USCIS has announced that it received nearly 233,000 H-1B applications during the first week of April, nearly three times the available quota. This means that nearly two-thirds of all applications submitted to the agency will be rejected and applicants will want to consider alternative avenues to work authorization. The agency has already begun to issue receipts for cases selected through the lottery.
By statute, the number of newly available H-1B visas for a particular fiscal year is capped at 65,000, with an additional 20,000 H-1B visas available to those with a U.S. Masters or other advanced degree. USCIS initiated the random selection process for cases filed through the lottery on April 13, 2015. The agency has already begun issuing “electronic” receipts for cases requesting premium processing that were selected through the U.S. Masters lottery. These receipts are expected to continue rolling in over the next few days. Cases not selected through the U.S. Masters lottery will be placed into the general lottery. The receipts for all premium processing cases are expected to be issued on or before April 26, 2015. USCIS has already announced that the 15-day “premium processing” period for cases selected through the lottery will begin on April 27, 2015. The receipts for those cases requesting “regular” processing selected through the lottery are expected to arrive through the regular mail in early- to mid-May. Cases not selected through the lottery will be returned in May and June along with their filing fees.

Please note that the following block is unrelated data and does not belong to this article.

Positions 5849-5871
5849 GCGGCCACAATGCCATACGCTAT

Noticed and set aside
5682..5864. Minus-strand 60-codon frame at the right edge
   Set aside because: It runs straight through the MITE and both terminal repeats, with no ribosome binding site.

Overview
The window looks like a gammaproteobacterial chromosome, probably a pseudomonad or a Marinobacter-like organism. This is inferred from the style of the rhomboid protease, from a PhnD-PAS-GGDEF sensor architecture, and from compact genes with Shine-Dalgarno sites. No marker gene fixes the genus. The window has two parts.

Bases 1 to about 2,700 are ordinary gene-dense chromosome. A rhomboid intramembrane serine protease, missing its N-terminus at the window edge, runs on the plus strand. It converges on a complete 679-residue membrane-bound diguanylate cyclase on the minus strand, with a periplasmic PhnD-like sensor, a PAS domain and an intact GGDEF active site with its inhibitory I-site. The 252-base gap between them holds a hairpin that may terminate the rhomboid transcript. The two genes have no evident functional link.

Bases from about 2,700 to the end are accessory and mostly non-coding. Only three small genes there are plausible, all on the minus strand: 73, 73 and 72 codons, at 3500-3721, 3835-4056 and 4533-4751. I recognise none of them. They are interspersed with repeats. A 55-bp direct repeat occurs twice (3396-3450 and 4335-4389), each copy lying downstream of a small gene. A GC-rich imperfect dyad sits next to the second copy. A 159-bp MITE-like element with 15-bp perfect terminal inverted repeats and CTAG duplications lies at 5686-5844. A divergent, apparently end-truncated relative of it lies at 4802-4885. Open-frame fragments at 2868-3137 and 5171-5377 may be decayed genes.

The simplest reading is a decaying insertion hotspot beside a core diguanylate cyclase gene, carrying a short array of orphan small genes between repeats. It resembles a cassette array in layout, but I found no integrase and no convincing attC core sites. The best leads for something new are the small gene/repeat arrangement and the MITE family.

H-1B Quota Exceptions
The exceptions to this quota include H-1B visas sponsored by higher educational institutions or related or affiliated nonprofit institutions, government research organizations, and nonprofit research institutions. Such institutions can submit H-1B visa applications anytime throughout the calendar year. Additionally, the following foreign national workers are not subject to the H-1B visa cap:
- Existing H-1B employees who seek to change employers;
- H-1B employees who are seeking to extend their H-1B status; or
- H-1B employees who have been counted against the cap within the last 6 years;
Also included within the category of “exempt” employees are those sponsored for a second, “concurrent” H-1B, and those seeking to amend their existing H-1B status due to a material change in the terms and conditions of employment.
Alternatives to the H-1B Visa
As rejected petitions are returned, employers will need to carefully consider whether there are alternatives to the H-1B in consultation with immigration counsel. Options in a few cases may include the L-1,E-1/E-2, O-1, TN, and E-3 visa. Certain other regulatory changes and executive actions this year are expected to expand the number of work-authorized individuals and potentially provide greater employment portability to individuals with pending or approved employment-based visa petitions. Nevertheless, some employers and individuals who were relying upon the H-1B visa will have to prepare for some disappointing news and act quickly with immigration counsel to identify alternatives.